Food. Everywhere. This town has so much to experience just through the taste buds and I cannot help myself. It’s no wonder why our migrating shorebird friends love to make Newport their pit stop–everything looks, and tastes, delicious! Though I love a good meal, I’ve never considered myself a foodie; truly, I’ve always snorted food just for the sake of survival, and if something cheap happens to taste good it was a lucky day. Something about this clam chowder, though, not only makes me entertain ridiculous musings, like shorebirds ordering steamed mussels in the local seafood grille, but also has me reconsidering my life choices. Maybe I should take some cooking lessons? Maybe I could clean dishes in exchange for fresh muffins? I hear that you can volunteer on a sustainable farm and get paid in fresh vegetables…or maybe I should start a blog? Oh wait, I’m already doing that.
Hopefully you’re still with me, and not lost in a sea of my recently discovered culinary obsessions.
I started my shorebird surveys this week. There isn’t much to see in terms of shorebirds, it’s either that the migrating birds are truly too distracted by the multitude of local options for pancakes and “better than most” coffee shops to be out on the mud flats, or (the more scientifically and logical option) they’re still flying up from the Los Angeles and Monterrey sites. Today, I had a conference call with my fellow birders-on-duty to get more intel.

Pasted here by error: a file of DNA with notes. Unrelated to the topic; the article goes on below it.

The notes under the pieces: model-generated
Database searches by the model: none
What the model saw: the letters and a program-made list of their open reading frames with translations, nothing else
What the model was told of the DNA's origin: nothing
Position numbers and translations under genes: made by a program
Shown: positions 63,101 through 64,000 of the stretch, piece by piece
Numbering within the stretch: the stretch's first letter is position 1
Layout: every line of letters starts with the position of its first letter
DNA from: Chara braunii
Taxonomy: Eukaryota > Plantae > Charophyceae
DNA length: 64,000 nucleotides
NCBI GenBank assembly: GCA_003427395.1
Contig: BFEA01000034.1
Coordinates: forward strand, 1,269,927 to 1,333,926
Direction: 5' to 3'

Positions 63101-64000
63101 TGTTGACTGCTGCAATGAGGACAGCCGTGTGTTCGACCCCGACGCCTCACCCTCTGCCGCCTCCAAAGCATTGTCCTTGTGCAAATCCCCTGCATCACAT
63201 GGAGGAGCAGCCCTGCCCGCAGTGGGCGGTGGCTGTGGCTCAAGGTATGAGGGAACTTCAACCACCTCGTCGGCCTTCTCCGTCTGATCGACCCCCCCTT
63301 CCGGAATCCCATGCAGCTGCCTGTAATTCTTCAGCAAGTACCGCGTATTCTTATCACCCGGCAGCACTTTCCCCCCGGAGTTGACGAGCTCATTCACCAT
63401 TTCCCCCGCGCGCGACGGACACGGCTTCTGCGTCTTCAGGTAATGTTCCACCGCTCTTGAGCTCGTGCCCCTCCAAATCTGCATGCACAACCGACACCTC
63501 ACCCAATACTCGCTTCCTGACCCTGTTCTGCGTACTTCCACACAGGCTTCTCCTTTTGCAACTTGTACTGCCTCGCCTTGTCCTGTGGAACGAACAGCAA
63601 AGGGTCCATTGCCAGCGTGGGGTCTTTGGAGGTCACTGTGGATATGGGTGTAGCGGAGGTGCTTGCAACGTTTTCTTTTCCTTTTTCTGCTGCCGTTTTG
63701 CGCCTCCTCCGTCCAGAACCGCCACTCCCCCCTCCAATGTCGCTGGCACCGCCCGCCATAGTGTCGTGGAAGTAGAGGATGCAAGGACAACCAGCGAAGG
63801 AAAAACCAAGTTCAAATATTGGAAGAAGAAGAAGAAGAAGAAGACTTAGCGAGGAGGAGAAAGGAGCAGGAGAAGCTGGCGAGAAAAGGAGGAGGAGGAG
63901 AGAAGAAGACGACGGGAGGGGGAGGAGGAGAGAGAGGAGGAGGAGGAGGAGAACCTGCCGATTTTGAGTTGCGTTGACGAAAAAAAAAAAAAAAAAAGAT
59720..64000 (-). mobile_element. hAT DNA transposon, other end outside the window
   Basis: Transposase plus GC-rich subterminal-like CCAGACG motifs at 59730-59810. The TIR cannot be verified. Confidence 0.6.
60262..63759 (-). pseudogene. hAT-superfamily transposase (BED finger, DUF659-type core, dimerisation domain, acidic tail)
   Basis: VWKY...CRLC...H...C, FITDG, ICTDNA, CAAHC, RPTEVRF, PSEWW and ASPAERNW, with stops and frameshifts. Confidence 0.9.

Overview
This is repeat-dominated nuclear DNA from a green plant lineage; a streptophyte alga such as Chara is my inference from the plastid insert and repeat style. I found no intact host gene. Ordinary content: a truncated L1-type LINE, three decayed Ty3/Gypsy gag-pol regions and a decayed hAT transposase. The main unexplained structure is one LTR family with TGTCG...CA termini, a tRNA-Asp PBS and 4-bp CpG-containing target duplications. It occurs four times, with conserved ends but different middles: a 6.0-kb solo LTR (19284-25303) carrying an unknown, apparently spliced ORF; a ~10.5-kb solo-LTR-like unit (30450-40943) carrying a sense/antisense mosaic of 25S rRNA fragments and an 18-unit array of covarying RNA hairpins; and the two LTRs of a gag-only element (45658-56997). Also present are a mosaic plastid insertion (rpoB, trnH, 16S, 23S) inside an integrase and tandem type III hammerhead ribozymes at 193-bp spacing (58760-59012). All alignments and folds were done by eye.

Doesn’t mean that there’s nothing out there. To the impatient eye, the flats are barren, sprinkled by the occasional flock of crows and gulls. I, however, being [likely] excessively thorough in my non-counts of shorebirds, have unexpectedly made tons of discoveries. Turkey Vultures,Great Blue Herons, Killdeer, and Northern Harriers like to hang out on the regular at my sites. One time I was just barely finished with tackling the stiff legs of my scope, and, in my struggle to catch my breath, I almost stepped on a Coast gartersnake. Poor thing almost paid miserably for coming in too close. My favorite species to visit, by far, is the bald eagle. It perches on a solitary post in the middle of the water, a slab of wood that looks Poseidon was playing Javelin and left his spear stabbed into the murky bottom of the bay. The times I’ve seen it have been early in the morning, when the haze is barely lifting off of the horizon. As I adjust the zoom of my scope to capture a solid view of this majestic creature, I often pause, scared that he is staring right back at me, menacingly, as if warning me not to get too close. For now, there seems to be a mutual respect, but I fear one day I might unknowingly and foolishly anger the beast and he’ll make me his next meal. Shoot, I am technically small enough…
Well, I’m almost out of bread crisps with which to soak up the last drops of my chowder. It’s time to move on to the next adventure. Oh, clam chowder, parting is such sweet sorrow.
Until next time!